One of the proposed cuts is to end Individual Unemployability benefit payments to retirement-age veterans. This is in addition to another provision that caps working age employability at 62. For older veterans and those thinking about retiring, these changes are drastic. In his statement, Schmidt wondered about the fairness of dropping the age to 62 when many working members of Congress are much older than that.
It’s just mad to treat the injuries and issues that veterans have to deal with as if they disappear at an arbitrary age. In a statement before the House Committee on Veterans Affairs, 3 service organizations reminded Congress that lives are sometimes irreparably altered in the line of duty.
The Disabled American Veterans (DAV), Paralyzed Veterans of America (PVA), and Veterans of Foreign Wars (VFW) were highly critical of the budget and pressed Congress to “reject any proposals that seek to shift the cost of VA health care or benefits onto the backs of disabled veterans.”
These changes represent a lower quality of life for people who have served. Like the American Legion, these service organizations are “adamantly opposed” to the “round down” cost of living adjustments. For people living on a fixed income, this is terrible news. A “round down” would, they argue, “have the cumulative effect of taking $2.7 Billion away from injured and ill veterans who rely on such payments.”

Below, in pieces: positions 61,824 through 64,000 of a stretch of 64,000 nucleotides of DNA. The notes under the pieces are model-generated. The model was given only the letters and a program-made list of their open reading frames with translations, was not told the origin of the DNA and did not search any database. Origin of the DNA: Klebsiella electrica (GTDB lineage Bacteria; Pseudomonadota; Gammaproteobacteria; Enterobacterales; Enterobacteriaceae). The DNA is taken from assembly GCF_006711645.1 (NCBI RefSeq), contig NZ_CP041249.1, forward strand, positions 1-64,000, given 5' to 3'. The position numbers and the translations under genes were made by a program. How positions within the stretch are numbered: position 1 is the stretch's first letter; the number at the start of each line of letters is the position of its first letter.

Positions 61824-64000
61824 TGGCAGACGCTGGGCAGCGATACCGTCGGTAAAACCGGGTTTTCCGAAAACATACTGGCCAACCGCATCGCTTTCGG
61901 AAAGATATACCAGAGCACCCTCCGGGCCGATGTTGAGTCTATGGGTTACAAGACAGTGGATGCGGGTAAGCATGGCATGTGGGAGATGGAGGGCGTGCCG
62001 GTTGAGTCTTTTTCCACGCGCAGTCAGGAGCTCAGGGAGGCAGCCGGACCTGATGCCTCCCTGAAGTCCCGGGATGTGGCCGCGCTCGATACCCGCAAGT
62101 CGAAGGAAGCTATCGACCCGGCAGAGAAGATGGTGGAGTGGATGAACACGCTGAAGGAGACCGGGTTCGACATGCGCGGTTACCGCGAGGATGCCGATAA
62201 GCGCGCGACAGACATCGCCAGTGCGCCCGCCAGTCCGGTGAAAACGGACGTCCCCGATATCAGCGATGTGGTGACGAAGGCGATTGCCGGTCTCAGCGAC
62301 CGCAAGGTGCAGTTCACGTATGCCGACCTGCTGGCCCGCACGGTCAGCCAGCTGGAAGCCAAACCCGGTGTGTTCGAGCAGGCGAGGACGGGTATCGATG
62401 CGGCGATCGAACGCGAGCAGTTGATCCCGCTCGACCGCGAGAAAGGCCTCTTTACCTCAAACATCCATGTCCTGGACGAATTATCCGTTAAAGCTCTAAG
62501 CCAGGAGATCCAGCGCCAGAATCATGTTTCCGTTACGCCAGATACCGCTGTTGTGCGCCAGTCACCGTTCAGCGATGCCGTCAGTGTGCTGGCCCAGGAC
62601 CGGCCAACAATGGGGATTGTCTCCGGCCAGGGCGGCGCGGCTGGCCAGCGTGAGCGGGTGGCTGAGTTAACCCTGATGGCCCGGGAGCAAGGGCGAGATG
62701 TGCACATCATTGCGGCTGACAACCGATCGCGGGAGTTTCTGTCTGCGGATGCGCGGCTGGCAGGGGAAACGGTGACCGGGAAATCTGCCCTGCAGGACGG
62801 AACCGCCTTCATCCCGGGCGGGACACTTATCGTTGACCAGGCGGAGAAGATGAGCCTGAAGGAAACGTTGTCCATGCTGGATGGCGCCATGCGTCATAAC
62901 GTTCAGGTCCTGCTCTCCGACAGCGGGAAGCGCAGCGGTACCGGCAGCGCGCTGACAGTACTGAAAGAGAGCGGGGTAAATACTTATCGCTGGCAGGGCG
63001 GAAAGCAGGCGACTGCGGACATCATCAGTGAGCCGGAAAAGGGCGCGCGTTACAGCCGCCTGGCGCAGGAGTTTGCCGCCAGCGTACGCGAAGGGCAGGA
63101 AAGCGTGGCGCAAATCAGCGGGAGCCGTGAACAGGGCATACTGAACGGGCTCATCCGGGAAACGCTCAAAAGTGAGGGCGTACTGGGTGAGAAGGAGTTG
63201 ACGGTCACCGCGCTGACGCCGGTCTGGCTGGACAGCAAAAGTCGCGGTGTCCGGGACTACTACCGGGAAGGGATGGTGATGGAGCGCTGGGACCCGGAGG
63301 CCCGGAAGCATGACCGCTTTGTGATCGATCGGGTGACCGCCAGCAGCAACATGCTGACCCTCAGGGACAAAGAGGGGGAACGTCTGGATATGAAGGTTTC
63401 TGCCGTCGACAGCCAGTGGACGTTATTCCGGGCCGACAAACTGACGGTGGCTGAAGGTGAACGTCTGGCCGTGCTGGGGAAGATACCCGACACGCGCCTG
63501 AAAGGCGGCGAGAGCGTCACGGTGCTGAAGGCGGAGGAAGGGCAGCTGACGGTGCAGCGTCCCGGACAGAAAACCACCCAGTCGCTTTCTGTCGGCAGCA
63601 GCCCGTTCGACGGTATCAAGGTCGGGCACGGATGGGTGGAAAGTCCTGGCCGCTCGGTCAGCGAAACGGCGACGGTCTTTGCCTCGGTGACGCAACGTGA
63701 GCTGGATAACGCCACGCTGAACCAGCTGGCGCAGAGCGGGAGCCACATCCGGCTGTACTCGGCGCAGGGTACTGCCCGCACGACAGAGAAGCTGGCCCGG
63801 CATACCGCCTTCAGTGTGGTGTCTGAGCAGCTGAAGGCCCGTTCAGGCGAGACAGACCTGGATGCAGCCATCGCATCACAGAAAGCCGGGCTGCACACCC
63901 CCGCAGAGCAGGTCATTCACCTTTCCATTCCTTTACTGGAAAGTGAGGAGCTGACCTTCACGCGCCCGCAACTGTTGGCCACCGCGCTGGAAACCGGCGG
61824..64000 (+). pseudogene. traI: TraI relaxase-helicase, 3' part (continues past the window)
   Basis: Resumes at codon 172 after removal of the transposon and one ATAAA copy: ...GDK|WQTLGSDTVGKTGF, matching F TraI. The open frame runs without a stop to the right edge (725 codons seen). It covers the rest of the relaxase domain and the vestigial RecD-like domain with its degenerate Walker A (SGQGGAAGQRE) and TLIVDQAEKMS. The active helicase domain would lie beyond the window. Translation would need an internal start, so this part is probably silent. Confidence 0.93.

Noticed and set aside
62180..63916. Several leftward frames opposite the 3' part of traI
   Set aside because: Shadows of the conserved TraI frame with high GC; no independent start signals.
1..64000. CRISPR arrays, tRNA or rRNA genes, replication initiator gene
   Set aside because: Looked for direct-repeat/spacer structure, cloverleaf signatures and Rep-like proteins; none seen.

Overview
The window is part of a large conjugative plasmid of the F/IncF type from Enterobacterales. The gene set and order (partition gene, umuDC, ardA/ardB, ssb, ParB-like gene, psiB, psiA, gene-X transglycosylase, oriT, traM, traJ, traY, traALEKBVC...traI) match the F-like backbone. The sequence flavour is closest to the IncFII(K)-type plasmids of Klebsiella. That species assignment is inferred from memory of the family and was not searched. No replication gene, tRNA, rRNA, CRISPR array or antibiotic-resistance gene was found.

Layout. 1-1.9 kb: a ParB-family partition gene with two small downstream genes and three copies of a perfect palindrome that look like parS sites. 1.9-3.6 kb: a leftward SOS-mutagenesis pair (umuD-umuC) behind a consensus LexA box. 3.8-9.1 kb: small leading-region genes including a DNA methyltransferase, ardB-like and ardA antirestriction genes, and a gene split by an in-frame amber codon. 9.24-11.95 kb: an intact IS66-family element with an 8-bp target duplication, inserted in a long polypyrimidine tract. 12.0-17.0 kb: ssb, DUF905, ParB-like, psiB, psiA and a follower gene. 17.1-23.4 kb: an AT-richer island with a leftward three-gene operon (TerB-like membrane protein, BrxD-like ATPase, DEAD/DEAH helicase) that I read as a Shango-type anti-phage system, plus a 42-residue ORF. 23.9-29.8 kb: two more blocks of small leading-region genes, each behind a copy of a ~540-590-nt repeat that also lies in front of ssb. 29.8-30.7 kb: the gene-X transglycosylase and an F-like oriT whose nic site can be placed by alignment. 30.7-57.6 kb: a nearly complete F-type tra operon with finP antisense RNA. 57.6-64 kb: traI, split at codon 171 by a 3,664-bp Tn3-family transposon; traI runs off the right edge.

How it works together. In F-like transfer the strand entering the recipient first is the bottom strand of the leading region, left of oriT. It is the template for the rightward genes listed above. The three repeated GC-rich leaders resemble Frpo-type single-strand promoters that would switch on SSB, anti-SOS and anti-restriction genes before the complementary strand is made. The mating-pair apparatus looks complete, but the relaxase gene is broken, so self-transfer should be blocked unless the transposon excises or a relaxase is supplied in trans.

Veterans who have been disabled during their service do not have a lot of options, and so taking resources away in the name of the Choice Program is both ironic and misguided.
Asbestos Latency Looms over Proposed Funding Cuts
Despite the groundless claims Trump makes about asbestos, the dangers are well known by veterans and their families. Since there is often a long delay between exposure to asbestos and developing cancer, such as mesothelioma, many people do not know they need treatment until decades have gone by.
Earlier this year, a study published by the Center for Disease Control (CDC) indicated that people are still being killed by mesothelioma despite regulatory action. The study found that:
“Among the 96.3% of deaths in 23 states for which industry and occupation were known, shipbuilding and construction industries were major contributors to malignant mesothelioma mortality.”
This is something American veterans know all too well – nearly every ship commissioned by the U.S. military in the 20th century used asbestos. People building and serving on those ships were exposed to deadly fibers, potentially carrying them back into their homes and families on their clothes.
The scope of the damage wrought by asbestos is massive, and there are likely many cases that are still to come. Given that many veterans will not discover the problem until long after they reach retirement age, it is completely unacceptable to cut benefits when people may need them the most.
As Schmidt said, on behalf of the American Legion, “This plan breaks faith with veterans.” Every man and woman who served put their life in harm’s way. If a mark of their service is a terrible, incurable condition like mesothelioma, the government should never take away the support they need.